This week I will teach my class how to help keep the earth healthy. Not surprised? Of course you aren’t ……Friday is Earth Day. It hit me last weekend… Earth Day is next week…..don’t forget to get out the Earth Day folder…..decide what to teach……think of something new….work Earth Day in the same week with the Talking Tree, class pictures, egg hunt, Grandparent’s Day and a 3 1/2 day week. Whew! How will I get it all done?
And then I remember….EarthKeeping 101 happens every day in my class! Did I make up the term “EarthKeeping”? In trying to come up with a catchy title, I thought I did, but there are many before me using the term. If you go to my favorite search engine “Dogpile” and type in “Earthkeeping” and you will find pages and pages of results.
My first grade definition of EarthKeeping is “housekeeping on a larger scale and taking care of where you live”. My favorite adult version is the one I found on “Timberland“. “Earthkeeping is a simple challenge and common commitment to be environmentally responsible. “Earth”—where we all live, plus “keeping”—our way of keeping it great. Earthkeeping is straightforward, practical, common sense. It means taking actions that enable you to be a good steward of the earth. Earthkeeping is the products you use, like those made with environmentally conscious materials or made by eco-conscious companies. Earthkeeping is planting trees, greening your community, recycling and other things that better the environment. Earthkeeping is taking a stand on issues that affect the environment, like climate change.”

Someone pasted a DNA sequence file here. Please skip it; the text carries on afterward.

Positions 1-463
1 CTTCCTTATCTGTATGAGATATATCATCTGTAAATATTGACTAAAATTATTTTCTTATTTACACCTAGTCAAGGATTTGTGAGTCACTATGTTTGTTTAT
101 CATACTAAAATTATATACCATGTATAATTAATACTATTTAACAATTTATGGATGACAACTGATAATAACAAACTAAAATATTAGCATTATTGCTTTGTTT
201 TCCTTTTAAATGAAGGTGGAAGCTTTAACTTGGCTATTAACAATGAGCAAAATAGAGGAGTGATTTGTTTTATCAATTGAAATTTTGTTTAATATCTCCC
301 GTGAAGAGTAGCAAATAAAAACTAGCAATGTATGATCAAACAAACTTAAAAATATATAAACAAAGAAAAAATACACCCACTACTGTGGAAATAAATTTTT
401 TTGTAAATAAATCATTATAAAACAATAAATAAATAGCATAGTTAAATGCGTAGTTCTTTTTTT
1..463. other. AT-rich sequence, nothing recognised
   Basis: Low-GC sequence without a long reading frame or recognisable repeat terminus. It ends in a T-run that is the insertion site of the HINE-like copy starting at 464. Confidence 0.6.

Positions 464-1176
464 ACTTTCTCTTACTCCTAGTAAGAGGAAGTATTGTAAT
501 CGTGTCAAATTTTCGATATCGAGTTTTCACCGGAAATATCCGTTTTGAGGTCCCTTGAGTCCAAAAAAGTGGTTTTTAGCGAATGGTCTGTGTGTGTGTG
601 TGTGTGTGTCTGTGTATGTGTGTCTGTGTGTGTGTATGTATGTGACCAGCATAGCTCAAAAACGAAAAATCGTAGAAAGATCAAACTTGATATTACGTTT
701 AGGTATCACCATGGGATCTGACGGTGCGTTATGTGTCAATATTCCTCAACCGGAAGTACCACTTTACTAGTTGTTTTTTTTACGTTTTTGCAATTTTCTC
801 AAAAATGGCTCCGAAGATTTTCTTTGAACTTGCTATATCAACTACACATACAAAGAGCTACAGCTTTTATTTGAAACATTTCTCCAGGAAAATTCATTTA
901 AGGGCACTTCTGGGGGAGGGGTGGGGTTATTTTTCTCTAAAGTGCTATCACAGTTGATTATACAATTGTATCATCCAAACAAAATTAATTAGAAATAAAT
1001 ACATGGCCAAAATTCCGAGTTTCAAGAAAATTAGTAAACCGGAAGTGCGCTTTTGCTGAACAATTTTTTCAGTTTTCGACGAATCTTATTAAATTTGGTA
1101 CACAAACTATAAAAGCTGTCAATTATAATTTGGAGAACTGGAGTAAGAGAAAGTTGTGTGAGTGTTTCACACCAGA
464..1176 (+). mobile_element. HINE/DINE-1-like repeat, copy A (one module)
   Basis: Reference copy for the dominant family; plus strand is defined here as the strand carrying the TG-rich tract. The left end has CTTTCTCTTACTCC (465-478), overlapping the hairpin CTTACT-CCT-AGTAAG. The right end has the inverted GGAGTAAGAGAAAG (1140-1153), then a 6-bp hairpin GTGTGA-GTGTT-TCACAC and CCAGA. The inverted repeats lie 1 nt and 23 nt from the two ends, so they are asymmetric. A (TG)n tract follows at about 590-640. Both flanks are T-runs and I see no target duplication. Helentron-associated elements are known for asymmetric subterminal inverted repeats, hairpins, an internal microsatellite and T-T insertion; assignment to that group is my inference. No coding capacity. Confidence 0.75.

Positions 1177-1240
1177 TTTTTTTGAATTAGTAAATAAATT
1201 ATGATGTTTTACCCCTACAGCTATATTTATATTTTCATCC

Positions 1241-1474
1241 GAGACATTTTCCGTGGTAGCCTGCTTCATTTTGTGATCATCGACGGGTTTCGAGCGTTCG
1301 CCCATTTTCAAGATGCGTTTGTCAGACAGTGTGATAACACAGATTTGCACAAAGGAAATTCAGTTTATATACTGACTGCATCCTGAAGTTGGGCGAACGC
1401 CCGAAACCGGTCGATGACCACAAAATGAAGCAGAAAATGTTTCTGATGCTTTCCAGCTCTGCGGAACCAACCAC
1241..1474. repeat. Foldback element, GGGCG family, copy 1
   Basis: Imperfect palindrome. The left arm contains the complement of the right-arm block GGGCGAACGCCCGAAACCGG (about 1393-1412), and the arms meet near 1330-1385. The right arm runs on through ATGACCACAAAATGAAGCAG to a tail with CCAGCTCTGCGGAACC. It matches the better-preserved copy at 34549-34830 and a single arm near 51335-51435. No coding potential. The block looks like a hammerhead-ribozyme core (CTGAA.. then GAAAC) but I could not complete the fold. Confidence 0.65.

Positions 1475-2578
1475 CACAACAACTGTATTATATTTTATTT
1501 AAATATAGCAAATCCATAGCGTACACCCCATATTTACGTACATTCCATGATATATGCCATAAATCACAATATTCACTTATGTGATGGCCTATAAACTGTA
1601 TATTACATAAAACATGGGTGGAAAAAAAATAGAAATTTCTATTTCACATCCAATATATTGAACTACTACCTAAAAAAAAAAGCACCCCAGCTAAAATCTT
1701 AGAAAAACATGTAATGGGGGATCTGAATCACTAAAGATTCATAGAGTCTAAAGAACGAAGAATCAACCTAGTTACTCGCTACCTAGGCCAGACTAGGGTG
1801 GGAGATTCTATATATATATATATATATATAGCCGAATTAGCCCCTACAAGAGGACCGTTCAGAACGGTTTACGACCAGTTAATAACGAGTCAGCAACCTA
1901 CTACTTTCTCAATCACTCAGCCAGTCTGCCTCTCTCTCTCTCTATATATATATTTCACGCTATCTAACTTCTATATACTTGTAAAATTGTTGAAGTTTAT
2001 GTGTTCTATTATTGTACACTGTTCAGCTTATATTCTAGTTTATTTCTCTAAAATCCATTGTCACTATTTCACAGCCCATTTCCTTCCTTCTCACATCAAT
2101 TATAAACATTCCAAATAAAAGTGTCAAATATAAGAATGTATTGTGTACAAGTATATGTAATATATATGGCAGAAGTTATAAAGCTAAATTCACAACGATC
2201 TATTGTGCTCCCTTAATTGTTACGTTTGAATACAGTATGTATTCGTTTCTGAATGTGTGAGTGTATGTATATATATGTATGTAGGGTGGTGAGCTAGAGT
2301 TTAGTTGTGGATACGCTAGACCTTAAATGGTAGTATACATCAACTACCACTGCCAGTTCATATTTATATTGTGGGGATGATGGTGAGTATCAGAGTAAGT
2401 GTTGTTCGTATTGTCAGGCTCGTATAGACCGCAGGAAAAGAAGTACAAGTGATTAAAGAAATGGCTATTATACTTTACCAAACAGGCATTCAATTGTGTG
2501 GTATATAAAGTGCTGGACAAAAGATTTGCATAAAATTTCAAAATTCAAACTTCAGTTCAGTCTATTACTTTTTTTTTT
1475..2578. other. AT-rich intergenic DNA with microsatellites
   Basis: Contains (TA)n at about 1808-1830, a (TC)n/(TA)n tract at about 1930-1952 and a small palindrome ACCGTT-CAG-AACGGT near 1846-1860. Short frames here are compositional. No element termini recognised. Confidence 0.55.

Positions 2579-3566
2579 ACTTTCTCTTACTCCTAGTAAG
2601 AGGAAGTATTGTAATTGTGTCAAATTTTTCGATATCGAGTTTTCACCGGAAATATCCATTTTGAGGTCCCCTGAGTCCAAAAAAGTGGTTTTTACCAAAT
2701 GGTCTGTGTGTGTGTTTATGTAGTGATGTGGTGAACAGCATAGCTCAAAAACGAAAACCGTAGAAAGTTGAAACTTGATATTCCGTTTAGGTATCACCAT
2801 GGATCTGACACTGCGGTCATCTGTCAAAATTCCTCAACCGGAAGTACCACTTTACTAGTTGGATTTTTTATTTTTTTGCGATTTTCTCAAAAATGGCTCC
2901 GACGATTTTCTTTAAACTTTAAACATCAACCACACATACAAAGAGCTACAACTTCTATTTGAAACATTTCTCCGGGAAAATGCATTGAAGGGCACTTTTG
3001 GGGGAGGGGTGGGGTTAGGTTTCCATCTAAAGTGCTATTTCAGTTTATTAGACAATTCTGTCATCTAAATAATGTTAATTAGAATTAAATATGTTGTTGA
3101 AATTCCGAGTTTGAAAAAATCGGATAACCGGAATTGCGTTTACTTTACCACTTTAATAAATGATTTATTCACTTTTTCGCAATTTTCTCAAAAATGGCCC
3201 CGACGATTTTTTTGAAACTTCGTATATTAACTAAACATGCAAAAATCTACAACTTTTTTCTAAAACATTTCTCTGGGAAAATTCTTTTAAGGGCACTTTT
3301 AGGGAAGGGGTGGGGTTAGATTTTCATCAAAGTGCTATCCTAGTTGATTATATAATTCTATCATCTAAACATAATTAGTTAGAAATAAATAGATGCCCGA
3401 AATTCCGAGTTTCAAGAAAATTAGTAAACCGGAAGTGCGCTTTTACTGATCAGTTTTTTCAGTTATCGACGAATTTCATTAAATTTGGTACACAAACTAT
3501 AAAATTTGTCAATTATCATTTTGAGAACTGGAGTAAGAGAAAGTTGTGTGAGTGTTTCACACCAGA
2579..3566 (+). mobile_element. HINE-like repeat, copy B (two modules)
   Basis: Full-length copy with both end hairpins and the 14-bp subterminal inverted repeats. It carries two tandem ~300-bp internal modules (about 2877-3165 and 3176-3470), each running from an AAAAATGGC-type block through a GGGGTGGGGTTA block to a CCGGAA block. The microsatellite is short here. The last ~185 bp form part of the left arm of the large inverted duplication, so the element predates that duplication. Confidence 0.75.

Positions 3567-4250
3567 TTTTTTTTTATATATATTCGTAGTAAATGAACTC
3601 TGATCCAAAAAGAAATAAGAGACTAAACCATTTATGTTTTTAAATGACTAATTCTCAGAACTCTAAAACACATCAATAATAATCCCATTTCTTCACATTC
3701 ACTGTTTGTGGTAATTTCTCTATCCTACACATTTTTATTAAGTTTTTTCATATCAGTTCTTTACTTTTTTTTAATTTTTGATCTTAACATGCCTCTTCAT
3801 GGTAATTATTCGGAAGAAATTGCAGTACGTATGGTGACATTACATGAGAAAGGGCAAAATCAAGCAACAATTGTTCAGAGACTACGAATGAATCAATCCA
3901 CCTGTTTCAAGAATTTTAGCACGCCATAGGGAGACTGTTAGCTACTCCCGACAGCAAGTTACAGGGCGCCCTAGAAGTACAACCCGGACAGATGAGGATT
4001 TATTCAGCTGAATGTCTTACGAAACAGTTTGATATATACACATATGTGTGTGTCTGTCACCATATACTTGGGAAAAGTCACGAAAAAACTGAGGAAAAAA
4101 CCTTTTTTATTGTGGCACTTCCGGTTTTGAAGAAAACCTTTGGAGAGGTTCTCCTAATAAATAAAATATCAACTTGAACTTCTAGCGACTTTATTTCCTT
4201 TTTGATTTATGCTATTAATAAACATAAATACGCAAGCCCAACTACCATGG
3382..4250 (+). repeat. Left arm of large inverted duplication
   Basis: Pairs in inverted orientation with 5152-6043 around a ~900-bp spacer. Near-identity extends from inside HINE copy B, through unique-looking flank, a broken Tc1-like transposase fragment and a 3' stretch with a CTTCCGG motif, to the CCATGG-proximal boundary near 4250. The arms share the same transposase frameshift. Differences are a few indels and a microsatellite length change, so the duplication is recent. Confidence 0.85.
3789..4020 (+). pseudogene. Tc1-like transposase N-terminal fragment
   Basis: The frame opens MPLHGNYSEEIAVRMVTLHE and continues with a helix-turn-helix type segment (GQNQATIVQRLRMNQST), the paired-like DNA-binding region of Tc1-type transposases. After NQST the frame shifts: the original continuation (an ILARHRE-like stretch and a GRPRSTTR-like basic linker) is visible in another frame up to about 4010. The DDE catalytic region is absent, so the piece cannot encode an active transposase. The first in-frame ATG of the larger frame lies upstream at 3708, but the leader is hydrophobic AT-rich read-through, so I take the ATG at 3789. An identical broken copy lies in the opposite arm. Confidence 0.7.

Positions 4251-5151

So the challenge is to take the components of the adult definition and bring them back down to an elementary level to teach our students to be a “good steward of the earth”. Like everything else we do, we are setting the foundation for better understanding for the future.
Appreciation – If you aren’t taught to appreciate something, what would motivate you to want to take care of it? Appreciating what our planet has to offer in nature…….animals, natural resources, land forms, plants…..it’s the first step.
Respect – If you appreciate something, it is so much easier to respect it and then you want to protect it. Teaching respect is more than just saying “yes, ma’am” and “no, sir”. It’s learning to acknowledge the personal space of people, animals, and plants and not to harm them.
Reduce – Does every child need a copy of every worksheet? No! Rethink worksheets and start scanning some of them to use on interactive whiteboards. Reduce time at the water fountain with 5 second drinks. Explain to them WHY you are taking these steps. Before long they will be telling you how they reduced their usage of something.
Reuse – Reuse is one area where teachers are the pros! How many times have you said “don’t throw that away, I can use it at school?” (Curse the toilet paper industry for figuring out how to eliminate the paper tube! ) A couple of other ideas for reusing in the classroom…….the cure for pencils, crayons and erasers on the floor that find themselves being swept out at the end of the day is to provide a lost and found in the classroom…….reuse powdered laundry scoops for holding water for watercolor projects or planting seeds………teach your students to use the backs of worksheets to express their creative side while they are waiting for others to finish assignments.
Recycle – Teach what can and cannot be recycled in the classroom. Place bins at each table group so the children can get in the habit of recycling from their cut and paste activities. At the end of the day empty them in the school’s recycling container. Let your class see you recycle and recycle and recycle………………
Simple classroom EarthKeeping habits can start the process for a generation of environmentally conscious adults………and by the time they are adults, the Earth is really going to need them!